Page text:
How the central bankers rigged the world

In this searing exposé, former Wall Street insider Nomi Prins shows how the 2007-2008 financial crisis turbo-boosted the influence of central bankers and triggered a massive shift in the world order. Central banks and international institutions like the IMF have overstepped their traditional mandates by directing the flow of epic sums of fabricated money without any checks or balances.

About Nomi

Nomi Prins is a geopolitical financial expert and investigative journalist who sheds light on the dark corners of the global economy, while empowering people with the knowledge they need to make informed decisions.

Speaking Engagements


How Big Banks Work | FAN-tastic Friday: Nomi Prins leads a panel discussion on big banking featuring Sean Stone, Trinity Tran, and David Dayen in a clip from FAN-tastic Friday. Source: The Young Turks

"This looks increasingly like a two-track recovery. There’s a fast track for the college educated and a largely slow track for the non-college educated, which only compounds the pain among lower-skilled workers who suffered the most job losses..."

Not exactly a great sign when searches of, "When is the housing market going to crash?" are up 2,450% over the last month alone.

"Levying overdraft fees on the financially insecure has become a larger and larger part of the business strategy for American banks over the past three decades."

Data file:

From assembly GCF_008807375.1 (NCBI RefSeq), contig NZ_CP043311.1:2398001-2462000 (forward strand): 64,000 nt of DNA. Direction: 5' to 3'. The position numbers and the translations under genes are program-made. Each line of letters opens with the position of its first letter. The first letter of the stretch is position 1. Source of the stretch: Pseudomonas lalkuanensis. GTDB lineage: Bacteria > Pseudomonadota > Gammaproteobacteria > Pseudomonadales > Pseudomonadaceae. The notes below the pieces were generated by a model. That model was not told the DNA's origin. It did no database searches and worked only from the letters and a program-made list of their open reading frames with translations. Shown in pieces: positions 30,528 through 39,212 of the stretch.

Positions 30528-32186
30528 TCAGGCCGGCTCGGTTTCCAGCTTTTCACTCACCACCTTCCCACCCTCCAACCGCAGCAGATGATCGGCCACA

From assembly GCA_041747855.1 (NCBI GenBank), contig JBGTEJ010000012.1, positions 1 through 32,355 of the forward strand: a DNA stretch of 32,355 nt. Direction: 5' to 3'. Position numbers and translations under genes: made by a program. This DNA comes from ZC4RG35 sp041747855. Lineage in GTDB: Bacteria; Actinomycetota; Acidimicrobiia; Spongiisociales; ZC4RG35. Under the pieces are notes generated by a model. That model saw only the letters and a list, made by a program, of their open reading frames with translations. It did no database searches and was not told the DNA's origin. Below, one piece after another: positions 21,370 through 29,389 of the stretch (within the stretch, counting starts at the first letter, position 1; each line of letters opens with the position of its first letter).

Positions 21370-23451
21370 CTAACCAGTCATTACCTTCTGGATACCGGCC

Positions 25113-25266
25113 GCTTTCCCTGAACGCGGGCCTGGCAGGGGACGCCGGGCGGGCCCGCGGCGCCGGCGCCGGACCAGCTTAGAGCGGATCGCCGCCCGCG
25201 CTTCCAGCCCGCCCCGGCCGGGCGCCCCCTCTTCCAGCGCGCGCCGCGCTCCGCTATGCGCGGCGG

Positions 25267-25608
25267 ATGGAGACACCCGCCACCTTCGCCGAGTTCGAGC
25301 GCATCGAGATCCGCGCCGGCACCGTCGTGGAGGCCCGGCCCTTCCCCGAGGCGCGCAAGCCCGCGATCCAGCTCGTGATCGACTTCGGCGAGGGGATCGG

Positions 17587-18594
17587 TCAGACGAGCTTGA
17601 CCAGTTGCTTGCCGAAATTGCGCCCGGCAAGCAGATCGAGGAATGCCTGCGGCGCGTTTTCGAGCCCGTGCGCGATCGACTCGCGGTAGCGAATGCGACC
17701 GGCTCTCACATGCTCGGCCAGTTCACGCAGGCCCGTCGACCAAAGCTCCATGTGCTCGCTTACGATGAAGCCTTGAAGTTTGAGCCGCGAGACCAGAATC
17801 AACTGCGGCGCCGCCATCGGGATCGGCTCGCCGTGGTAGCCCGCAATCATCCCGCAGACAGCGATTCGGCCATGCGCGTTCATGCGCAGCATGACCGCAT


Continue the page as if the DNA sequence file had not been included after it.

How can the financial crisis of 2008 helps us better understand a pandemic recovery? @nomiprins discusses the economic structures and decisions that will shape our recovery.

Watch @BPLBoston >>

Up to $12.3 trillion in stimulus has effectively killed off the U.S. default cycle. The more pertinent question for markets perhaps isn't whether we're in a bubble, but rather what the consequences are of an era of free-flowing credit.

The consumer price index showed a 0.6% increase in March. That's the largest one-month increase in nearly a decade.

Since February, prices of fruits + veg jumped by nearly 2%, cost of meats are up 0.4%.

Rising food prices are a reality on Main Street.

Two of the failed "Super Teams" that wanted to break away grabbed millions in UK taxpayer funding.

Tottenham accessed £175 million through the fund set up by the Bank of England for UK Treasury. Arsenal planned to grab £120 million. Both clubs cut jobs and salaries from staff.

The New York Times@nytimes

Six of the biggest and richest Premier League soccer teams — half of the European Super League’s founding members — have walked away from the plan only two days after it was announced.

“The Fed has yet to be truly bold in protecting the real economy”



“[An] unflinching, troubling exposé … well worth a close read by anyone looking to understand the roots of the last crash and prepare for the next.”
Publishers Weekly

“A somber, important warning that’s likely to cause readers to wonder about the safety of their assets, if not fear for the near-term future.”
Kirkus Reviews

“Prins offers practical and tactical solutions for preventing the downfall of the current over-inflated economy. This thoroughly researched, high-level view of central-bank operations would be interesting to those in the finance, banking, and economic fields.”